Cross-border data flows: where are the barriers? 18 June 20

According to new Global Trends research on data flows, both data localisation obligations and bans on international data flows represent a way to regulate data sovereignty and relations with foreign entities.

Barriers are usually set through legal measures and may either consist of an obligation to store and/or process data within a country, or of a prohibition to transfer data abroad. Rules may be subject to conditions or allow certain exemptions. 

Among the researched countries, data localisation requirements are explicitly set by law in Russia, in China (although limited to key information infrastructure operators) and have been proposed in India. There are also countries where the government encourages the storing of data within the country but does not impose data localisation as such.

As for data transfers, the influence of the GDPR has been strong also outside the EU. Several countries around the world recently decided to revisit their respective data protection laws taking into account the EU’s GDPR experience. However, there are also other approaches.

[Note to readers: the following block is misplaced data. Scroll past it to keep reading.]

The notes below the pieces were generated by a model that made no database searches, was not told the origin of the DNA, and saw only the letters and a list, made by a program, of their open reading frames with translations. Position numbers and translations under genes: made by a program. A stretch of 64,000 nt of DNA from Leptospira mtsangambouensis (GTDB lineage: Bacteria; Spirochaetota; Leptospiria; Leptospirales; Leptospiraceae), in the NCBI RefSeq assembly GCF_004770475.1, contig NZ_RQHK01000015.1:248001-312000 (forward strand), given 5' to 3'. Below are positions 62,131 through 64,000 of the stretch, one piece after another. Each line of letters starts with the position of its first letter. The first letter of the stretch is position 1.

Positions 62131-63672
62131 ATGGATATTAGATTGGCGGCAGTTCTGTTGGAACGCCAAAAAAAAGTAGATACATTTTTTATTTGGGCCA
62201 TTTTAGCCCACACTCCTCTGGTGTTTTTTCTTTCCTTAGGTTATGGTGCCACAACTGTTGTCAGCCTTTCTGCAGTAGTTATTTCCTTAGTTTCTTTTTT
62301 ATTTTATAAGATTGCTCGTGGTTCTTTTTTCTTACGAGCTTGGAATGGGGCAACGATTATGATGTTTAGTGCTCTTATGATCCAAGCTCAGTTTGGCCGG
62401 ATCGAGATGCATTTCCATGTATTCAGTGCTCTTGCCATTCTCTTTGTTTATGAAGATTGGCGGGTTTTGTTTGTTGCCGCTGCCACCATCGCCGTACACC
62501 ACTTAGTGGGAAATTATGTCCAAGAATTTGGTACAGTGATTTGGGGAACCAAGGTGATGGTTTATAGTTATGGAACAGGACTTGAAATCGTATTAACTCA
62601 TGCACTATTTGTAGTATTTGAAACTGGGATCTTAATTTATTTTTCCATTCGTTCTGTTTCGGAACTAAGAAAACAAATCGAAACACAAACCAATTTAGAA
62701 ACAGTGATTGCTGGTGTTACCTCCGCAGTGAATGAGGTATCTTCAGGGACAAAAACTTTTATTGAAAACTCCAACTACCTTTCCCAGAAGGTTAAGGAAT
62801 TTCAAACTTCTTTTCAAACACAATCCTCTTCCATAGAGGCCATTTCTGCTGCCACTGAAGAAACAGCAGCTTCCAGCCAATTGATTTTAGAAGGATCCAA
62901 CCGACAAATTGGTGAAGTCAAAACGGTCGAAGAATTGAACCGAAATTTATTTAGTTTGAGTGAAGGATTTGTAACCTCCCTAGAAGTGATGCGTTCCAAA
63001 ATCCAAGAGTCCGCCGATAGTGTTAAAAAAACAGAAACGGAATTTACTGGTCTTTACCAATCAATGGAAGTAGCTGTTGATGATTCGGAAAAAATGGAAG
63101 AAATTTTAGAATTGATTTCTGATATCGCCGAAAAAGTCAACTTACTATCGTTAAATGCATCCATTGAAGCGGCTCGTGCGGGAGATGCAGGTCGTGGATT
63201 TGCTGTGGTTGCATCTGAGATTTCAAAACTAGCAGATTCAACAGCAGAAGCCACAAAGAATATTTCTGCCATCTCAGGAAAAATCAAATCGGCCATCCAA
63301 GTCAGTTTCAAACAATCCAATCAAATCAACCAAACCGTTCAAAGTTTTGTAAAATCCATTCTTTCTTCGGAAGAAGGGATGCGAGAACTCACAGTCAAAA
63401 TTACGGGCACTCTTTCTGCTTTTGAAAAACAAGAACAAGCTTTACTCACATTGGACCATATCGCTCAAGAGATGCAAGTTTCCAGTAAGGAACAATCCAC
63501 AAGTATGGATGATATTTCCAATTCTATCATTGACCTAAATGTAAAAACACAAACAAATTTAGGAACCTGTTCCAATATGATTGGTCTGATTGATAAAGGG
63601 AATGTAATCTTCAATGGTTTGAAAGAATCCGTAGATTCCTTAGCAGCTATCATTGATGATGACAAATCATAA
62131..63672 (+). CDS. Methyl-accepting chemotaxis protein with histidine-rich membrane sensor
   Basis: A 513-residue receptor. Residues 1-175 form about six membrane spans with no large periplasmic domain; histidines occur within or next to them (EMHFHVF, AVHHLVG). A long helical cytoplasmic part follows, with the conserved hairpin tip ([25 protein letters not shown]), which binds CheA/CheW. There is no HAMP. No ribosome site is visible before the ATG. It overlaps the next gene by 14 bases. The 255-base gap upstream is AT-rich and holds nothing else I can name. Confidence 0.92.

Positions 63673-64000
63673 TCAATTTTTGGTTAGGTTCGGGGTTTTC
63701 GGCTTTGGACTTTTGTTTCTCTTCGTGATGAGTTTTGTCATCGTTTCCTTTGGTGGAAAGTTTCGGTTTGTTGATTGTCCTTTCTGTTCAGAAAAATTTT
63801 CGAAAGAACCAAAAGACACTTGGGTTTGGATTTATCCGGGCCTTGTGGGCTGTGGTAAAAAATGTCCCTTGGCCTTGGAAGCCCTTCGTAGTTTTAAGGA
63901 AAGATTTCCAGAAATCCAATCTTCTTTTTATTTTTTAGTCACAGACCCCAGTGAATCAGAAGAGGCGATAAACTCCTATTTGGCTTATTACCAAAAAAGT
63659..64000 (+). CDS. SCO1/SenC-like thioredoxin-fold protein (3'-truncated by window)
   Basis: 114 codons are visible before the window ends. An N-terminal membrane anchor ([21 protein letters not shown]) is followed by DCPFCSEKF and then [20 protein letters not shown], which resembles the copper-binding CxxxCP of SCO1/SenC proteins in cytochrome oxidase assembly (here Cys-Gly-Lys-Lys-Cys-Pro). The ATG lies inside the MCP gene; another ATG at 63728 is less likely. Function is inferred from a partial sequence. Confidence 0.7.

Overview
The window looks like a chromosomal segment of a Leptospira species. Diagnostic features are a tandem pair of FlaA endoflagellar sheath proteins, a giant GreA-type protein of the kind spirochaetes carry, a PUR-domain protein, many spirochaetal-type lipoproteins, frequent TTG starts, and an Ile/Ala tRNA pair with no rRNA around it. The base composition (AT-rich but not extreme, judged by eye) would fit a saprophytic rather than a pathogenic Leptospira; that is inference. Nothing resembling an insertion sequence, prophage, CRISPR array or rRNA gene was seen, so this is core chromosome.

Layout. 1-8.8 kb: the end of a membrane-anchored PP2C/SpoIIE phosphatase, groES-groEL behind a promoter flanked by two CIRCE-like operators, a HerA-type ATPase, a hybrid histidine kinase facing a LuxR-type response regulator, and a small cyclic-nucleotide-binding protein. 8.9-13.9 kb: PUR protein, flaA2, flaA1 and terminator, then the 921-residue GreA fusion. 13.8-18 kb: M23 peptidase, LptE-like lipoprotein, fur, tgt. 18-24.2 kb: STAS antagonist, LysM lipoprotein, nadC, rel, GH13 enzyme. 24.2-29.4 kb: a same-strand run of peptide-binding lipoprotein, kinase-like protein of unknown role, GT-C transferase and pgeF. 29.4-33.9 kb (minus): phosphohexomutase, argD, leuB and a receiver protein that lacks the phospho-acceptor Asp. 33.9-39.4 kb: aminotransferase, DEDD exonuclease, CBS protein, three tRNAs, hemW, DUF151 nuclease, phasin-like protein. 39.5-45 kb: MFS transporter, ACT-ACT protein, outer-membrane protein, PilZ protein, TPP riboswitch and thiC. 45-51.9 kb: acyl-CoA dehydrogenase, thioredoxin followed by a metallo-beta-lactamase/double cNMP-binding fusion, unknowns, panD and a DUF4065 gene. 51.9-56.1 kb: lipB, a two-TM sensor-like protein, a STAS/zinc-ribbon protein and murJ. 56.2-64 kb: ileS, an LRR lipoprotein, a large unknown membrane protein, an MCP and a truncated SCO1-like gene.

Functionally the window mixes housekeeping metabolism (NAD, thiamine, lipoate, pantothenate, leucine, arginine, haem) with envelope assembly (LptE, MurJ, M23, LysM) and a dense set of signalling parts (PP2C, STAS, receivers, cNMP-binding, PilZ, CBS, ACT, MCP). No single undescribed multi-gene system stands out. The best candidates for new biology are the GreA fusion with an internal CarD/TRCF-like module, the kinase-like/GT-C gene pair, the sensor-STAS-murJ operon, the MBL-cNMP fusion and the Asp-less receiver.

Among the 21 Asia-Pacific Economic Cooperation (APEC) economies, nine of them participate in the APEC Cross-Border Privacy Rules (CBPR) system to facilitate data flows between the participating countries.

To find out more about the visible and invisible barriers to cross-border data flows around the world, please click on “Access the full content” to view the full global benchmark - or on “Request Access”, in case you are not subscribed to our Global Trends service.

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